When it comes to investing in your second set of three kettlebells, we would recommend you bump up a little bit. Go ahead and snag 32-weight kettlebells and that’s probably going to be the heaviest that you’re going to practically need to use.
For your next two kettlebells, there’s some room for interpretation. A pair of 20-kilo kettlebells is a great sweet spot weight for a lot of double kettlebell complexes. If you’re on the stronger side, you might want to pick up an extra 24 to complete your set. If double 20s feels a little ambitious, then maybe just get a second 16-kg kettlebell weight. Once we’ve got those first three bells in tow, then our next three we can stack on to those.
Kettlebell Sizes For Women
If you’re an active woman that asks “What size kettlebell should I get”, you can start with an 8-kilogram, 12, and 16-kilogram kettlebell. The idea should be that your lighter kettlebell is something that you can confidently press overhead for sets of five. And your heaviest kettlebells should be hefty enough, that it’s challenging but doable for sets of six to ten squats. And then your middleweight is going to be between.
So, the starting weight might need to be a little bit lighter. Kettlebell sets traditionally start at eight kilograms. But some manufacturers do make them lighter. For example, you can start at six kilograms.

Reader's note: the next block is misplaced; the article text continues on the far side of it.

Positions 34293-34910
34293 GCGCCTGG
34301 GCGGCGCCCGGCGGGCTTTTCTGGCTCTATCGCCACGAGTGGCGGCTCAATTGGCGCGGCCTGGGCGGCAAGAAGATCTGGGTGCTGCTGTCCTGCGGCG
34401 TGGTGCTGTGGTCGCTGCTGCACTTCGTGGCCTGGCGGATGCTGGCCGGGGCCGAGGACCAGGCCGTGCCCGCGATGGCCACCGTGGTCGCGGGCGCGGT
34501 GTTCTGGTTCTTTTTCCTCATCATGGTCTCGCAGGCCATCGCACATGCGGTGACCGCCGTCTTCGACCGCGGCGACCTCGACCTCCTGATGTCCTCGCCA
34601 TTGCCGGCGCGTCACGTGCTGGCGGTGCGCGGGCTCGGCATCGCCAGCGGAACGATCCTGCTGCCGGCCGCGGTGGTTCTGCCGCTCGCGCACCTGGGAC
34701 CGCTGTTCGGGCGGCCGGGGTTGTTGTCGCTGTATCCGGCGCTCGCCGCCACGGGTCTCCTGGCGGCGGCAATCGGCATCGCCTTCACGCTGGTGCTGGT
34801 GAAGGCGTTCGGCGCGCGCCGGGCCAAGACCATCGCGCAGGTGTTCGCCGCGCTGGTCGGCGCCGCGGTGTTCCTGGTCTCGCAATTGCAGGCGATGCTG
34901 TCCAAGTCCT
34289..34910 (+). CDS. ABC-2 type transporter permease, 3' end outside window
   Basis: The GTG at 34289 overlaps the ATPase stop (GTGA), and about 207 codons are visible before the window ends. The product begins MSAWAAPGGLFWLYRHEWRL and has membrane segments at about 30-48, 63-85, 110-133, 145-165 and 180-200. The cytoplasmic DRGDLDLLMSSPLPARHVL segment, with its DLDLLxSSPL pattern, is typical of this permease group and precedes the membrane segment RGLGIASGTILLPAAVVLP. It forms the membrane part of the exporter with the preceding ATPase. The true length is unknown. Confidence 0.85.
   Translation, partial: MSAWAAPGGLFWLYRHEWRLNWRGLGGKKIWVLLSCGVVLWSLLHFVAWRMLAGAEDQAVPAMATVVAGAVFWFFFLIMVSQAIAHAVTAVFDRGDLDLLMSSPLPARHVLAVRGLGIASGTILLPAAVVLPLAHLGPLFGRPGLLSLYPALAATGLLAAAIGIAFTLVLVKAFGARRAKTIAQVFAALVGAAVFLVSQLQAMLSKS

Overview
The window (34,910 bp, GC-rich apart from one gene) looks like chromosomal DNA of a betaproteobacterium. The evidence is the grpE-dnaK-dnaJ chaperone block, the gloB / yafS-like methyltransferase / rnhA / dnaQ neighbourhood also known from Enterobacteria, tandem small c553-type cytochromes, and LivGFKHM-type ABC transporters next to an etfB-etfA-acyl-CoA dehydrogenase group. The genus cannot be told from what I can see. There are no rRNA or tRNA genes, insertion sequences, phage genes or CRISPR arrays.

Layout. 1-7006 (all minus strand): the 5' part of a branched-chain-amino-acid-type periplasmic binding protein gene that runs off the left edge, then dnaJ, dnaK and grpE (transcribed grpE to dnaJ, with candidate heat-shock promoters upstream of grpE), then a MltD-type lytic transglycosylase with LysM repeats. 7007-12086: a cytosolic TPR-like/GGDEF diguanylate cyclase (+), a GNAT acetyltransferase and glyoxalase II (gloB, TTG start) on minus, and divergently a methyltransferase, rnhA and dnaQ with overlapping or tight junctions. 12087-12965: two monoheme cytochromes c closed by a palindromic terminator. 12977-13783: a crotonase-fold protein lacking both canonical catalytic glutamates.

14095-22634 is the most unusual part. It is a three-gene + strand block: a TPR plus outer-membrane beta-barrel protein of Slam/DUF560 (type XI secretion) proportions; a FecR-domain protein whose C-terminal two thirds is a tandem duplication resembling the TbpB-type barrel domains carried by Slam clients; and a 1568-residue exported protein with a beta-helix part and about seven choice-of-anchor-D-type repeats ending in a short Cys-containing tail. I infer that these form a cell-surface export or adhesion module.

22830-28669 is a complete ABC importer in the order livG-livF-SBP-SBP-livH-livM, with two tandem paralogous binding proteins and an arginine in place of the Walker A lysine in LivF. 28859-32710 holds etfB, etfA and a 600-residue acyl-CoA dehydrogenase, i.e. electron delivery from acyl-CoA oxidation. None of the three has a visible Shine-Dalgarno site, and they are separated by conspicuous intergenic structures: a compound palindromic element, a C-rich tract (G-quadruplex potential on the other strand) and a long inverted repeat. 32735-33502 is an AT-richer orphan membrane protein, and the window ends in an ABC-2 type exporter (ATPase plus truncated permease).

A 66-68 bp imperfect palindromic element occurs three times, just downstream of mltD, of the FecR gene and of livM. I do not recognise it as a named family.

If you feel like you want to push your kettlebell swings even heavier, the 20-kilo is a great training weight for those heavier kettlebell swings and squats. It depends on your strength level.
Sizes of Kettlebells for Seniors
Depending on your weight training experience, you can use 8-16 kg kettlebells. Make sure you have something light enough that you can do simple exercises and overhead work with no problem. And even a more advanced-level type of exercise like windmills, and bottoms-up presses. And you have some options in the middle for snatches, one-handed kettlebell swings, and different squat variations.
If you’re on the stronger side, you might even want to bump into a pair of 16kg weight-size kettlebells. And then you have the biggest kettlebell that is heavy enough to serve your swing training for years to come. So, with those three kettlebells, you have all of your bases covered.